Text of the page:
Michael Krigsman: So, you’re using this data to help support the buyer during, what I’m assuming for them, is a complicated process, and to give you insight into what’s important to them, how they’re thinking, and so on. So, maybe elaborate on that aspect of it.
Mike Rethage: Sure. So, being consultative in that process and selling technology to senior living, we want to make sure that we're providing that right solution so they [...] can use our solutions in a number of different ways whether they're engaging their residents or need a growth census, or need to retain their employees more. So, we want to ask the right questions to give them that personalized journey. And, sometimes, that is just as simple as sending them an email at the right time with a friendly face on it, and providing them links to tools like Calendly to quickly set up a time with us. Being there at the right time often makes that journey easier for the customer and makes them, again, feel like we're a part of their team, not just trying to push something on them.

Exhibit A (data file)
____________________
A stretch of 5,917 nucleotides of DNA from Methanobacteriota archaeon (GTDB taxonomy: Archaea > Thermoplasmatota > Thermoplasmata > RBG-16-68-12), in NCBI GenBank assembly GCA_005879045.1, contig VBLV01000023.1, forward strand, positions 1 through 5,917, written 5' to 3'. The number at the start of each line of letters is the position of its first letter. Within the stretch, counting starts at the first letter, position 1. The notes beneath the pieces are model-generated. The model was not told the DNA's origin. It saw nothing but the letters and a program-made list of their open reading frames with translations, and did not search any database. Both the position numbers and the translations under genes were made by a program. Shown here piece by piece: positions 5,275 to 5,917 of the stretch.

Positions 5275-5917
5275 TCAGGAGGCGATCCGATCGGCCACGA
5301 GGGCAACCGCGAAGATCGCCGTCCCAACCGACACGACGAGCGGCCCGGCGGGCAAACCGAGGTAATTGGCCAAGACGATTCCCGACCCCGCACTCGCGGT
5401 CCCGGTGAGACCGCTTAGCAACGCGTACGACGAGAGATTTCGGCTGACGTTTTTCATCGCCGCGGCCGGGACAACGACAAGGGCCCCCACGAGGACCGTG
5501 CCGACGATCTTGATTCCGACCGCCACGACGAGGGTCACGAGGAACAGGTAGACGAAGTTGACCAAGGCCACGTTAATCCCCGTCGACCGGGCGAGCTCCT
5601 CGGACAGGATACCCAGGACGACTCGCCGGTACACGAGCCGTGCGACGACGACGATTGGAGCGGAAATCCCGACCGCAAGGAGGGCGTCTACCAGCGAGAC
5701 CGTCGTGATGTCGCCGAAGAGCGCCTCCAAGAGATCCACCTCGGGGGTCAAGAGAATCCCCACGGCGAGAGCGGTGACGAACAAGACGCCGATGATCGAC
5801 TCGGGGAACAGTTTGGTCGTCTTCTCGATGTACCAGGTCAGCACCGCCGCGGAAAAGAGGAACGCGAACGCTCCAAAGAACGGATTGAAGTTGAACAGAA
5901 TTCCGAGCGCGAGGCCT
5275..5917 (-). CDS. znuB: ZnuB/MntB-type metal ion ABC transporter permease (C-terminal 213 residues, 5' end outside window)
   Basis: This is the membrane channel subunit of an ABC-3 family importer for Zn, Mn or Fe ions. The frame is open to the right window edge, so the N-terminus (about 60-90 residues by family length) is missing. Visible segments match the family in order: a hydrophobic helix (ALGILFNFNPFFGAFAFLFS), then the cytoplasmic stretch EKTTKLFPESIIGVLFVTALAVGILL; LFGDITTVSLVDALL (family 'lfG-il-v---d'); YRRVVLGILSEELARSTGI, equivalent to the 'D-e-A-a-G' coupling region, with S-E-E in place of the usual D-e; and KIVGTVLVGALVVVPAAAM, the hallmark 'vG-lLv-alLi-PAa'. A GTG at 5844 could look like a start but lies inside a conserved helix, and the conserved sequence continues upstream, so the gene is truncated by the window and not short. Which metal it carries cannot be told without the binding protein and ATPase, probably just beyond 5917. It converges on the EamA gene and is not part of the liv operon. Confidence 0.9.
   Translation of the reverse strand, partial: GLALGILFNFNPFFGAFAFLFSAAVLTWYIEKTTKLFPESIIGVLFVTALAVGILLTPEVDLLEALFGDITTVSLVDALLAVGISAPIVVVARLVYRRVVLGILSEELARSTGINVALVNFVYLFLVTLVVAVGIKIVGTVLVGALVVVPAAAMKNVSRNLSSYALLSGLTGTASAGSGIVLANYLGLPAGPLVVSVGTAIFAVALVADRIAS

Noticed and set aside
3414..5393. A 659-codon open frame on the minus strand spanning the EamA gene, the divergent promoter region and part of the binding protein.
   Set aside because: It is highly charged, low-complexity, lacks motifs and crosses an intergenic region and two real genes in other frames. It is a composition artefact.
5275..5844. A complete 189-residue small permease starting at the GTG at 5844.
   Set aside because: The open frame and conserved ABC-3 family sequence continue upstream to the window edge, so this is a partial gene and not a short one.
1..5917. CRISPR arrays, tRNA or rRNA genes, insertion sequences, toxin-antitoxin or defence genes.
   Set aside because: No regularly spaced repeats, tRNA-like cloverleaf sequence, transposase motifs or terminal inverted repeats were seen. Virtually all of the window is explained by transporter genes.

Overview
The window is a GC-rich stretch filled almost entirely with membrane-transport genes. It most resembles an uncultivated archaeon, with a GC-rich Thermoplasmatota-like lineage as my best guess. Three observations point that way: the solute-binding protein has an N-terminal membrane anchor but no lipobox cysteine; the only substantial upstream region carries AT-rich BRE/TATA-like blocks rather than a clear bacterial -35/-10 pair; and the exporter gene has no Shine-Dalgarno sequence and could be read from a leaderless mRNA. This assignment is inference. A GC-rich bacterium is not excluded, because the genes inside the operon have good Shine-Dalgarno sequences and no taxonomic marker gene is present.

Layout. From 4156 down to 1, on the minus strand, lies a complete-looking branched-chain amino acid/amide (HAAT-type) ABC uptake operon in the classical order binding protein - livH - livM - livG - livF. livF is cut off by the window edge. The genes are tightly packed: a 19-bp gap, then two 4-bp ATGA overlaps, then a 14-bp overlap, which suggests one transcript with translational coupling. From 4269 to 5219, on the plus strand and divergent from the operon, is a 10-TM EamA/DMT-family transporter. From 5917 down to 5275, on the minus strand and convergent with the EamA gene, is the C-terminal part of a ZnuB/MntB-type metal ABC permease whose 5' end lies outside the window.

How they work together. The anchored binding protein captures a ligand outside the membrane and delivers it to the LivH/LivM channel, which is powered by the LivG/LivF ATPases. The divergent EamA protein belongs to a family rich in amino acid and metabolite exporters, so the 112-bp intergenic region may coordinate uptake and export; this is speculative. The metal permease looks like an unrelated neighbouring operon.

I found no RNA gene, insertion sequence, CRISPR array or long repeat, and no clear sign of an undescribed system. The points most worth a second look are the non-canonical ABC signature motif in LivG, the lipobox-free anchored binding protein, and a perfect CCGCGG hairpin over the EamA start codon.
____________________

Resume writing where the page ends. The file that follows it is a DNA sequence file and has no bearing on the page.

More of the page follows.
Michael Krigsman: How has this personalization affected the business of Touchtown?
Mike Rethage: Well, I think the personalization has helped a lot. Not only has it increased our number of demos; because again, it makes a mass email feel more personalized if you include someone's picture and some tailored content based on what they've done; but it also has helped us on the customer success side – obviously, the customer retention. We have a 99% retention rate of our clients, and we do that by also following up using these tools like Act-On to give them information post-sales that are going to help them engage with our software and use the product to its fullest extent. And sometimes, that's just simply sharing new features; and sharing features that … Our software's complicated. They may not know about and be able to take advantage of their community.